BICEP2 uses a science-grade focal-plane mount deployed at the Amundsen-Scott South Pole Station for optimal optical performance. Once the data from the multi-year-long experiment was processed, it revealed the most sensitive polarization maps of cosmic-microwave-background (CMB) radiation. Aiming for sensitivity increases and higher-resolution images, the scientific groups advancing the project are developing higher-grade detector arrays and larger array concepts.
For example, the Keck Array project uses five separate mounts with multiple imagers embedded in each mount while running two 100-GHz imagers. To boost sensitivity and resolution, the BICEP3 project promises to include 2056 detector arrays at 100 GHz with a larger aperture and 10 times BICEP2’s optical throughput. Another way to study the underlying dynamics of the universe is to attempt to generate the conditions of the early cosmos using high-energy particle collisions and to learn from the ensuing fireworks.
Spinning Up High-Energy Particle Physics
One technique for understanding the nature and history of our universe is to smash high-energy particles against each other while they are traveling at near-relativistic speeds. These collisions, which cause particle sundering, could potentially reveal the details of quantum particle interactions.
Of particular interest to Brookhaven National Laboratory are quarks—the components within sub-atomic particles. The scientists at Brookhaven use the RHIC to accelerate sub-atomic particles, such as neutrons and protons, to 99.995% the speed of light (Fig. 4).
To achieve the maximum number of collisions, the RHIC needs to generate a compact cloud of positively charged particles. It uses a method known as stochastic cooling that helps to increase the rate of collisions by three to five times. Stochastic cooling produces closely spaced bunches of around 100 billion particles.
To ensure that these bunches collide, electromagnetic (EM) fields are used to control and direct the particles in two opposed and independent beam pipes that intersect in four separate locations. Detailed data is needed to decipher the physics of the collisions. As a result, testing occurs tens of thousands of times per second for nearly half the year.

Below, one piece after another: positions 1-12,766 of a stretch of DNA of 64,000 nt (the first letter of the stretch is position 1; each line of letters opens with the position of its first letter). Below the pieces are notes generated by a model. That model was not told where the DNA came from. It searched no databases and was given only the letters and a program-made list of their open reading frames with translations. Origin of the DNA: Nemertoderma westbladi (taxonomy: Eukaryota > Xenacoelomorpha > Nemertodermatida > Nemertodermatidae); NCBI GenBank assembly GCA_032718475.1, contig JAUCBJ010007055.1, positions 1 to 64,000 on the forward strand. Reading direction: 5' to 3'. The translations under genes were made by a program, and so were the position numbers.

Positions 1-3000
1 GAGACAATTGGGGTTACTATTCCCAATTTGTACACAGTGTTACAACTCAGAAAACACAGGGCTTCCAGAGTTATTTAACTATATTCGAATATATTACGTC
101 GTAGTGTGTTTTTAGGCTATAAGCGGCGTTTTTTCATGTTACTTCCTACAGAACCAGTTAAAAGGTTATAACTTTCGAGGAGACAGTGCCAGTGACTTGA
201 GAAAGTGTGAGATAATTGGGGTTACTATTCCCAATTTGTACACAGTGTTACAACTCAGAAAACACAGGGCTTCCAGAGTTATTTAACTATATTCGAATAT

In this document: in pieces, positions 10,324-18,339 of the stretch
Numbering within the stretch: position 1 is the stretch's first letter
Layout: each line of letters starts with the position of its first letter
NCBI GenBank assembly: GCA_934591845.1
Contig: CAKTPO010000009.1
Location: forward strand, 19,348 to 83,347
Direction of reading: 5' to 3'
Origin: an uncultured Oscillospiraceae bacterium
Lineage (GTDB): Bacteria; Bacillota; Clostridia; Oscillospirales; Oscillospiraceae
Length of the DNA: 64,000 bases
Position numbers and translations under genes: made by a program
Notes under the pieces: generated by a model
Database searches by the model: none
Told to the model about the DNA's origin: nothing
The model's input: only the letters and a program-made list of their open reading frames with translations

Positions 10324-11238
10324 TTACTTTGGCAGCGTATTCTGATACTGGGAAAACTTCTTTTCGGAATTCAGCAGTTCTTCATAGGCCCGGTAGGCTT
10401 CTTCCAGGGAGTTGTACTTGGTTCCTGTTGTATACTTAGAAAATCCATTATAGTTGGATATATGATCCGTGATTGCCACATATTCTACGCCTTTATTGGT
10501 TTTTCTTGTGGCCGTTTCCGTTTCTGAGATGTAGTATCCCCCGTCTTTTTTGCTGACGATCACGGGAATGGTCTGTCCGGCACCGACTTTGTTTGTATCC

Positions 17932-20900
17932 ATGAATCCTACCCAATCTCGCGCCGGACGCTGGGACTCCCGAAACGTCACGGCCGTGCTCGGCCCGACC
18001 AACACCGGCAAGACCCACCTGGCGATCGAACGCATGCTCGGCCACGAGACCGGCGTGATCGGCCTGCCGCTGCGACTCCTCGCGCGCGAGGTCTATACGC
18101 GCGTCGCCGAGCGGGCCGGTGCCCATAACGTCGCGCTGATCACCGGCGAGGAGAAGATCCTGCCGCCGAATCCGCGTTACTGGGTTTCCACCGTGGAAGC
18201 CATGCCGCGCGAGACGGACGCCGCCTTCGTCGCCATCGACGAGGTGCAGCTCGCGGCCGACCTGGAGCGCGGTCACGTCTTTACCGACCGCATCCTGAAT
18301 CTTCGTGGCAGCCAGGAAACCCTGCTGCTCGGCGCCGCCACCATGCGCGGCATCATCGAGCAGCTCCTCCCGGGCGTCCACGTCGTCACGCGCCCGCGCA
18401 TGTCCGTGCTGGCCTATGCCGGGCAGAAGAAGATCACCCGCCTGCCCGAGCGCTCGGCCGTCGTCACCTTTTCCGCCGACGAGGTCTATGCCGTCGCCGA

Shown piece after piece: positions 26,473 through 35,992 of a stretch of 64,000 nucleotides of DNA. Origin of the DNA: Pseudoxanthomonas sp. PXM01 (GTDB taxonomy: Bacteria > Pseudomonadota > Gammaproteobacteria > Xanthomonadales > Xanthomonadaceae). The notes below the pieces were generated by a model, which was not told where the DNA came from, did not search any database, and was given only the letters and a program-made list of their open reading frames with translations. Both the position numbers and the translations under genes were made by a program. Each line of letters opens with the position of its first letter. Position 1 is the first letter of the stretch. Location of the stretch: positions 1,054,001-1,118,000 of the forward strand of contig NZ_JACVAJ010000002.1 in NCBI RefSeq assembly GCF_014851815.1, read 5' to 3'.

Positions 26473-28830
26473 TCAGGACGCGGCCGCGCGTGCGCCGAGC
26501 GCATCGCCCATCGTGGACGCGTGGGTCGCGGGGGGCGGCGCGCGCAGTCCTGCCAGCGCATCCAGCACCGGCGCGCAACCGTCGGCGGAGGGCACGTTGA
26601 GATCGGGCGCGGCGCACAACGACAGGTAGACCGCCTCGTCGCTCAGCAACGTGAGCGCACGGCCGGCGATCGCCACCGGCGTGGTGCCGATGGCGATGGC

To coordinate so many collisions at such a rate, sophisticated calibration and tracking mechanisms are needed. Electronics are used to sense beam errors and establish timely beam correction with the beam-correcting electronics via millimeter-wave control signals.
To ensure that the signals can quickly report errors and provide correction details, the millimeter-wave sensors are configured along a shortcut path to help the signals outpace the accelerated particles. The millimeter-wave device used in this process was a custom-created system made by HXI, a subsidiary of Renaissance Technology.
HXI delivered the custom parts in only a few months by utilizing current 70-GHz light-licensed technology. By converting it to analog, HXI broadened the bandwidth by 5 to 9 GHz. Converting a digital communications wireless link to an analog link was one of the challenges in implementing the new detector. The technology required significant modifications, and most of the digital communications electronics was removed.
“The difficulty was with the upconverting/downconverting and making sure that the radio matched the dynamic range of the RHIC systems,” said Earle Stewart, HXI’s business development manager.
The older digital radios had free-running local oscillators (LOs). In contrast, the LOs in the analog radio are phase-locked for better phase stability and much higher dynamic range (almost 40 dB). To reap the maximum benefit from the link system, the RHIC lab used two sets of radio links positioned in different parts of the RHIC.
As a result, the analog millimeter-wave link can communicate rapidly between the beam sensors and the beam correction technology—a distance of approximately 700 m. In doing so, it can provide a highly enhanced collision experience. Using millimeter waves in this project instead of other control-signal-relay technology, such as lasers, drastically reduced the cost of implementing a correction system. In theory, the millimeter-wave control device used to enhance the stochastic cooling mechanism also was able to increase the heavy ion collision luminosity by a factor of two.
“Antenna-coupled TES Bolometer Arrays for BICEP2/Keck and Spider,” A. Orlando, et al., http://authors.library.caltech.edu/22893/1/Orlando2010p12895Adaptive_Optics_Systems_Pts_1-3.pdf
BICEP2 2014 Results Release, http://bicepkeck.org/
“Time Division SQUID Multiplexers,” Kent D. Irwin and Mark Halpern, http://cmbpol.uchicago.edu/workshops/technology2008/depot/tdm_white_paper_v1.pdf